I recently finished a project shooting a TurfEx RS7200. A motorized spreader / sprayer for commercial turf management. It’s a new product, so we spent a little more than half a day shooting a few different angles in the studio. We started with what I call catalog angles, that do a good job of describing the product. If you are buying something, it’s a good idea to know what you’re getting. Then we did some more interesting angles, that while less informative, have more visual impact. I love shoots like this!
I realize that this is off topic for a photography blog, but as you are reading this on a computer, or perhaps an iPad, it becomes relevant. Over the last year there have been a large number of news stories about security breaches, such as Sony, Steam or Sega. The list goes on and on. Just search “database hacked” on google; there are a lot of bad guys out there. Not much you can do to prevent that, but you can protect yourself by using a different password at every web site. That way if a site gets hacked, the hacker can’t use your username and password at every bank web site till they find yours.
It’s impossible to remember all those passwords, so there are software solutions. I use a program called 1Password. Put simply, there is one password to rule them all. You need to remember only one password to access them all. The one password encrypts the others so they are not accessable to any one else. It is necessary to use Dropbox to make this strategy work. Dropbox is a cloud storage service that is pretty handy in any event. With Dropbox you can use 1Password to share your encrypted data with other computers that you use or the 1Password app on an iDevice. My wife uses Lastpass, also a secure solution that rolls the cloud based portion right in.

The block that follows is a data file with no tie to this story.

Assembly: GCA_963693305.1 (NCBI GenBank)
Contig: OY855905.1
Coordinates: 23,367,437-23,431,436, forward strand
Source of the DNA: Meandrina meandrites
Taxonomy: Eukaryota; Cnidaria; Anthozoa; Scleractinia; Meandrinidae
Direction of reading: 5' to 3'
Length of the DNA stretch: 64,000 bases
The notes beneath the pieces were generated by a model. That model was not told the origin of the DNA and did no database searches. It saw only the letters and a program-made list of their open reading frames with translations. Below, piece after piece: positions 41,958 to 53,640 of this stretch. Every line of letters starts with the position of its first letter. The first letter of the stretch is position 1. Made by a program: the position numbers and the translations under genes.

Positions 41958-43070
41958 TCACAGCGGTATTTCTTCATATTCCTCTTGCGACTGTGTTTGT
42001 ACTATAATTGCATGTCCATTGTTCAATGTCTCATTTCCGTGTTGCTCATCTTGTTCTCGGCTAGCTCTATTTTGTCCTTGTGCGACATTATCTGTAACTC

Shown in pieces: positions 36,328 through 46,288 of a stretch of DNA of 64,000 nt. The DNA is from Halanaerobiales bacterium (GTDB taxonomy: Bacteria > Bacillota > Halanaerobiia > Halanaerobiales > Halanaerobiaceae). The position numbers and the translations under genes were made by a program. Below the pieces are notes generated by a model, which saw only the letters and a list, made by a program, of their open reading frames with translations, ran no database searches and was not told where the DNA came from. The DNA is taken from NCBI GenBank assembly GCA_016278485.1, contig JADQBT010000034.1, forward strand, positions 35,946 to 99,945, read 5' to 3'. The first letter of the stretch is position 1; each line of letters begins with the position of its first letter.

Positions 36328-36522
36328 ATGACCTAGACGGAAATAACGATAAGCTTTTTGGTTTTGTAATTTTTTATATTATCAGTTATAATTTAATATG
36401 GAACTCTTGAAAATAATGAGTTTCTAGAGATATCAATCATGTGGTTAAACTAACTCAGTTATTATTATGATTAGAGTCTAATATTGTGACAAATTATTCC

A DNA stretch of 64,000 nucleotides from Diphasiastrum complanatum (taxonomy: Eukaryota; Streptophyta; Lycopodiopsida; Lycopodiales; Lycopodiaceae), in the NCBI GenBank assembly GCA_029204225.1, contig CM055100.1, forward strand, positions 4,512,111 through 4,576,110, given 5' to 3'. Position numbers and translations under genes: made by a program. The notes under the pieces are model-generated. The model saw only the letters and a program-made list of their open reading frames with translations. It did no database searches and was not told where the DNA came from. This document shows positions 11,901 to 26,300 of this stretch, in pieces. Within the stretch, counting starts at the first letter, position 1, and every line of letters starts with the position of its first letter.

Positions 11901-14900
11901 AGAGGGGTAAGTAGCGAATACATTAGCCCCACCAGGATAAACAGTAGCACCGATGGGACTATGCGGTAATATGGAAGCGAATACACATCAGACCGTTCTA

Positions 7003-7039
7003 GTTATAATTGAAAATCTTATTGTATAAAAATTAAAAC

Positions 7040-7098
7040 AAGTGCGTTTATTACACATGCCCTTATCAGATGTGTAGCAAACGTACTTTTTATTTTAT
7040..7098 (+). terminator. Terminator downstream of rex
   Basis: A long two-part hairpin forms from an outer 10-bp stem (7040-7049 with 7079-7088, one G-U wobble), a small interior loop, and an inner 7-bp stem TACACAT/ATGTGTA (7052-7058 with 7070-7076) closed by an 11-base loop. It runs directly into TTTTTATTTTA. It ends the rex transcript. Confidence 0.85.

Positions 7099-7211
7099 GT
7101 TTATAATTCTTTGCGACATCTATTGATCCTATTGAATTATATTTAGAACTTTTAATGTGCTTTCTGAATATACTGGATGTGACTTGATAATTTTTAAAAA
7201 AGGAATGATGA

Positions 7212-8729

Now that your using a tool to remember all those passwords, why not use strong passwords? Don’t use “password”, for a password! Hackers have lists of commonly used passwords. A good password has uppercase, lowercase, a number, and a symbol or punctuation mark. Length matters too, longer is better. There is a great illustration of this by Steve Gibson at his password haystacks page.
Whew, I sound like kind of a paranoid geek. I like to think of myself as cautious and prepared, but in any event, my online life is a little easier and safer.